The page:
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A Northern California homebuilder has agreed to plead guilty to charges he artificially inflated the prices of 62 new homes as part of a sprawling mortgage fraud scheme that triggered an international manhunt, according to federal court documents filed Friday.
In the plea agreement detailed by U.S. Attorney Benjamin Wagner, Anthony Symmes, 59, acknowledged he sold homes to an unlicensed Sacramento mortgage broker when housing prices began to fall in late 2006.
That broker was Garret Griffith Gililland, who three years ago fled the country and was arrested in Spain.
Gililland is awaiting trial and has pleaded not guilty to 24 charges alleging he participated in a $100 million mortgage fraud ring in California and other states.
Symmes, who is the largest homebuilder in the Northern California city of Chico, has agreed to cooperate in the Gililland investigation.
Wagner said Gililland approached the homebuilder in the fall of 2006 and offered to buy the homes using a network of so-called straw buyers to defraud lenders. The pair agreed to raise the home prices between $40,000 to $60,000, with Gililland pocketing some of the extra cash and paying back investors he used as straw buyers to qualify for the loans.
"The market goes down, he's saddled with a lot of properties he wants to get rid off," Wagner said about the homebuilder. "He finds straw buyers to dump the properties on other people."
Lenders have foreclosed on 38 of Symmes' homes and finalized 10 short sales, costing them roughly $5 million, Wagner said.
The Internal Revenue Service has said Gililland and two others defrauded investors and mortgage companies in deals involving 500 homes and condominiums in California and other states.
Wagner said the investigation into Gililland and others involved in the mortgage ring is ongoing. He declined to say how many other individuals might be connected with the fraud.
Symmes, of Paradise, faces 20 years in prison for one count of mail fraud and 10 years in prison for a count of money laundering. He has already paid $4 million in restitution to the U.S. Treasury as part of his plea agreement.
Symmes' plea agreement was one of three cases involving mortgage fraud announced Friday by federal prosecutors. Wagner, who is co-chairman of a national mortgage fraud task force, said the Obama administration has targeted mortgage fraud cases in the aftermath of the housing crisis.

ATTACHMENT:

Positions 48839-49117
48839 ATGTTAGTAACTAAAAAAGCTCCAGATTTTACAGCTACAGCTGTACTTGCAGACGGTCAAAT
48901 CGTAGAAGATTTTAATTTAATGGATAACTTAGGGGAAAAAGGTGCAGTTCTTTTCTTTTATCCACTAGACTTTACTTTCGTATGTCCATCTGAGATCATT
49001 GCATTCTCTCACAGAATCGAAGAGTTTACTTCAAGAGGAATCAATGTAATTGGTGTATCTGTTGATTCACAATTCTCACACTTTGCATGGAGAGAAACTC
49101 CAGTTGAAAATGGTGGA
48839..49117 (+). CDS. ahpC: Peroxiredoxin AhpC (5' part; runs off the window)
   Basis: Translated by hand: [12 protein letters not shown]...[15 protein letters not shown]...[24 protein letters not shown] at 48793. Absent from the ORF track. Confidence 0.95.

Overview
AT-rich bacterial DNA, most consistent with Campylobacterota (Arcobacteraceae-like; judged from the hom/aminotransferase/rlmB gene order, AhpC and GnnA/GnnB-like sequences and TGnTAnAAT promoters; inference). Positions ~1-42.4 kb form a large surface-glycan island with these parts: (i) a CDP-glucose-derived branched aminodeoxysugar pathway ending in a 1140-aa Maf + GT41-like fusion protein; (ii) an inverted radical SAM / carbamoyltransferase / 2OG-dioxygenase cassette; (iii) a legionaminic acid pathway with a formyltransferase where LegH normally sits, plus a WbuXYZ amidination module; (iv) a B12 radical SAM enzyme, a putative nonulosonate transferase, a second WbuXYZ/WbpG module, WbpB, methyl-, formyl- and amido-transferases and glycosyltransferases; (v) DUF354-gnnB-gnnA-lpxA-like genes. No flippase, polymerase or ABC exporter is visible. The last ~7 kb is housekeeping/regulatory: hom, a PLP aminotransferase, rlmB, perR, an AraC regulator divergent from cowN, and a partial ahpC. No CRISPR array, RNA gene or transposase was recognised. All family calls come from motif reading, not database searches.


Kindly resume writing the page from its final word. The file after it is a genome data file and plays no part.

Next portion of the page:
"Mortgage fraud covers a lot of different types of things," Wagner said. "As the market changes, the schemes have changed and we're trying to get our arms around it."
The second case announced Friday involved a Sacramento mortgage-flipping venture that federal prosecutors said was orchestrated by a local real estate agent and loan officer.
Prosecutors said real estate agent Lawrence Davis, 26, associate Joel Clark, 27, and loan officer Eric Mortenson, 28, recruited home buyers with the promise of cash-back on their purchases so they could upgrade homes and flip multiple properties at a profit.
Mortenson submitted false loan applications totaling more than $6 million on behalf of four buyers who had previously been unsuccessful in getting home mortgage loans, according to the indictment. Lenders lost more than $2.6 million when they foreclosed on all 13 properties, Wagner said.
The third case targeted a "foreclosure recovery" scheme in which homeowners in financial distress signed over the deeds to their homes. In exchange, homeowners were told they could lease their homes and buy them back in two years.
Jeremiah Andrew Martin, 32, of San Antonio, and Redding residents Darrin Arthur Johnston, 45, and Todd Allen Smith, 47, pocketed the rental payments instead of paying off the loans, Wagner said.
Escrow officer Cheryl Ann Hitomi Peterson, 47, used her notary status to give the appearance of legitimacy. All four individuals were indicted on charges to commit mail fraud and money laundering.